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Monday, March 31, 2014

The Importance of Ear Plugs

Original Article

by Guest Author

It’s no secret that continued exposure to gunfire noises isn’t great for your hearing; yet studies still show that only half of shooters wear ear protection all the time during practises.
The level of noise deemed safe by sound experts is exponentially reduced over the time exposed to it. Starting at 85dB – the threshold for safe and dangerous noise –  the maximum time limit of exposure should be no more than 25 and a half hours; this is contrasted to less than a minute of exposure for up to and beyond 140dB.
The variety of guns available means that there is no single level of protection needed from the noise created by gunfire. The size of the gun is a major factor as to how loud a gun is and ear protection should be based on this. The majority of smaller firearms, like a small .22-caliber rifle, can have a sound rating of around 140dB. Meanwhile larger rifles and pistols produce sounds of up to 175dB.
Over hat ear muffs, whilst widely used and effective, can pose a risk of connecting with the rifle or shotgun stock when firing. This can be avoided by using high quality ear plugs that don’t require a combination of plugs and ear muffs, such as custom-fitted models.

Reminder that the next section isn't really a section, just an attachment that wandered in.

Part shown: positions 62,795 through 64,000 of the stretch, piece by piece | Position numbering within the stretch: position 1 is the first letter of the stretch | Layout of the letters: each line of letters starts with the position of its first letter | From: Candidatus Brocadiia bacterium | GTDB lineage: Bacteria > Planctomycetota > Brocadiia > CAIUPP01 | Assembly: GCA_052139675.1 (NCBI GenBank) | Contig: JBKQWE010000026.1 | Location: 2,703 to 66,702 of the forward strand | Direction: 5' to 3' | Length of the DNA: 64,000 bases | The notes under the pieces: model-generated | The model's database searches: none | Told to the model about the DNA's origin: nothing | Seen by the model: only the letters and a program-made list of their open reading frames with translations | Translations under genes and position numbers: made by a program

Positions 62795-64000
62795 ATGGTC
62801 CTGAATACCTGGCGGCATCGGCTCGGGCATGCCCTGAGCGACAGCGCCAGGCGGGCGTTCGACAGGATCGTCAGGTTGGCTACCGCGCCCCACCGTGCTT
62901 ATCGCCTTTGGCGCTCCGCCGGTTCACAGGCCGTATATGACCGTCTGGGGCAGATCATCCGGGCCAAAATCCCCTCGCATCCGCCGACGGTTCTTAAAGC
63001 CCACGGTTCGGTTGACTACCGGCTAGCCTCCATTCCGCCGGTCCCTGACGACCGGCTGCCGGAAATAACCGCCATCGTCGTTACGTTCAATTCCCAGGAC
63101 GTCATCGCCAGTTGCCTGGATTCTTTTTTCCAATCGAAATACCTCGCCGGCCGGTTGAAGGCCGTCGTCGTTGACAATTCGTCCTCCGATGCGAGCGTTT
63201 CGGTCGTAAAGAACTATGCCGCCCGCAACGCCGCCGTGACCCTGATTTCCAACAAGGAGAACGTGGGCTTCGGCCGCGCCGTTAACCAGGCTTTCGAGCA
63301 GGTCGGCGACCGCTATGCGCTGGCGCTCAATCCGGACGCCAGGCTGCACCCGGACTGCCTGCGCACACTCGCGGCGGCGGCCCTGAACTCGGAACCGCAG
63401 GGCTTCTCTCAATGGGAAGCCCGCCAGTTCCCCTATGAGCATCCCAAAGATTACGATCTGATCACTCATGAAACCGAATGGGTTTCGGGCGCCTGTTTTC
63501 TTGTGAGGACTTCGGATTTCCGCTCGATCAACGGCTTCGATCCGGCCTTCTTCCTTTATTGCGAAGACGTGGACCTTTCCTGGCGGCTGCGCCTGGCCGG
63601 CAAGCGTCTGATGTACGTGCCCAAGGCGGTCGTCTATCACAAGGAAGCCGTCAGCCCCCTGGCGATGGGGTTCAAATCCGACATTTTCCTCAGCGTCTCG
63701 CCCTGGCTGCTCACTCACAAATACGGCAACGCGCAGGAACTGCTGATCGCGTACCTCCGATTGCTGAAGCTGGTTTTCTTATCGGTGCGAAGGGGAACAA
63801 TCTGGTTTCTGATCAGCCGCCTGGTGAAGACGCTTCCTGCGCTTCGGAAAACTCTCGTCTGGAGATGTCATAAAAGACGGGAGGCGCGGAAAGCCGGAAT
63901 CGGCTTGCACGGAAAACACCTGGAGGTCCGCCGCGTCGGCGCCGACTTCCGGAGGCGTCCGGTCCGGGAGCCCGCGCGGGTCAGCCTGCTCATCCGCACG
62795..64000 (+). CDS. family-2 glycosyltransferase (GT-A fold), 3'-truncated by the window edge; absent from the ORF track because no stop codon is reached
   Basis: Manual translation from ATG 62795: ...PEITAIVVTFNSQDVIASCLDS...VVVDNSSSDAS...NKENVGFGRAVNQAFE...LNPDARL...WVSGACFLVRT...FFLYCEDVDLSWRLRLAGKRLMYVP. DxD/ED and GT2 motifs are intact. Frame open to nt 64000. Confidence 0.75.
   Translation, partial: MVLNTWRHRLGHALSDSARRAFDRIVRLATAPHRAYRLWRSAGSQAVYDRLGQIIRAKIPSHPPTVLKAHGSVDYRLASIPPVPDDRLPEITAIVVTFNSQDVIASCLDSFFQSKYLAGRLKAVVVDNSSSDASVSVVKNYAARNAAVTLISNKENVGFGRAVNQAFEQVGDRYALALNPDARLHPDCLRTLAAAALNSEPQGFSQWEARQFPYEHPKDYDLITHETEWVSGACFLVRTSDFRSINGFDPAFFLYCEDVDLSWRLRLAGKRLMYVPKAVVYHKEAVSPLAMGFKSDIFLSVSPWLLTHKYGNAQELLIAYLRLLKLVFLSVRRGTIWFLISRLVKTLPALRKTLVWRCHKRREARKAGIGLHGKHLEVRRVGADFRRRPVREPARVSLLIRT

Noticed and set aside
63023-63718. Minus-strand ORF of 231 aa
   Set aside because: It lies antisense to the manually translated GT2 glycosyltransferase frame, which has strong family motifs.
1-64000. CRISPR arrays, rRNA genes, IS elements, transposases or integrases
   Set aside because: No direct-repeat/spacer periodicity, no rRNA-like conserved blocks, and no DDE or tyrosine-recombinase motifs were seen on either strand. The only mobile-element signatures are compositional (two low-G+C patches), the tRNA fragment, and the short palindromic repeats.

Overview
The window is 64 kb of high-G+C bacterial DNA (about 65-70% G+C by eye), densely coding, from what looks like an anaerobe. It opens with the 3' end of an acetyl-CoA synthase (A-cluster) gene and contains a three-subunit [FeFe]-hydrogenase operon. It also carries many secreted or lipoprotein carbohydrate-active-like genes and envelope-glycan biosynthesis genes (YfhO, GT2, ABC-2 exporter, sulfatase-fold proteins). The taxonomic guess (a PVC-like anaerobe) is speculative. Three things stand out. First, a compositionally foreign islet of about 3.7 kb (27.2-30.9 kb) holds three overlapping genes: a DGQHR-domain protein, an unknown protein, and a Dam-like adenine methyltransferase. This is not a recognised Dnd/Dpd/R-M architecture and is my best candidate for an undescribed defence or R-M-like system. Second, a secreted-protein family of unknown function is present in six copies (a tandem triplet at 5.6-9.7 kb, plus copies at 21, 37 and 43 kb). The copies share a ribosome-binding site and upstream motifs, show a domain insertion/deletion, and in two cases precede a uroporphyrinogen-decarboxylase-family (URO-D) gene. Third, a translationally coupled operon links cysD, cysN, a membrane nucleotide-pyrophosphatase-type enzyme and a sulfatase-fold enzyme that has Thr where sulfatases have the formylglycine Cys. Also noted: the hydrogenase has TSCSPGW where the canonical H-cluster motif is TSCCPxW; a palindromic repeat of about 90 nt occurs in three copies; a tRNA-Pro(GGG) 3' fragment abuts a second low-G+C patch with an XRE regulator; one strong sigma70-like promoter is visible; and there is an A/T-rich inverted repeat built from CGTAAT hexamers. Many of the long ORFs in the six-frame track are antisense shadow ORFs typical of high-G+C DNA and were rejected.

There are a range of custom-fitted Silicon earplugs available that offer a high-value, expert solution. These fit snugly in the ear canal, providing sophisticated sound reduction features. Shooting-specific earplugs are rated on their efficiency like generic earplugs, however, being designed with muting gunfire in mind, they have a higher Noise Reduction Rating (NRR).
Ideally, sound exposure needs to be reduced to somewhere between 85dB-120dB, depending on the length of exposure time. Custom-fitted Silicon options that can provide this protection include ProGuard Custom Shooter and Marksmans Earplugs. As well as sufficient protection, these models offer an expertly moulded fit to your ears by an audiologist. Subsequently, the fear of missing ambient external noises simply won’t be a factor in your shoot.
Non-custom fitted Silicon options are also good alternatives to custom fit products, and models such as ProGuard Noizezz Universal Earplugs offer an NNR of 33 dB. In cases where louder or larger guns are being used, it is necessary with these kinds of Noise Reduction Rating (NNR) to accompany earplugs with ear muffs.
If you’re not looking for something quite so advanced, then foam earplugs could be better suited for you. These can prove to be more economical and are effective in blocking high-level impulse noise as they can have high NRRs of around 32-34dB. They also come in higher quantity packs which make them ideal for sharing out on a shoot.
Mack’s Hi-Viz Shooters Foam Ear Plugs are a good example of foam earplugs that will give you enough protection against gunfire, providing they are accompanied by earmuffs.
Rob Doole is managing director at, check out his latest updates on google here.
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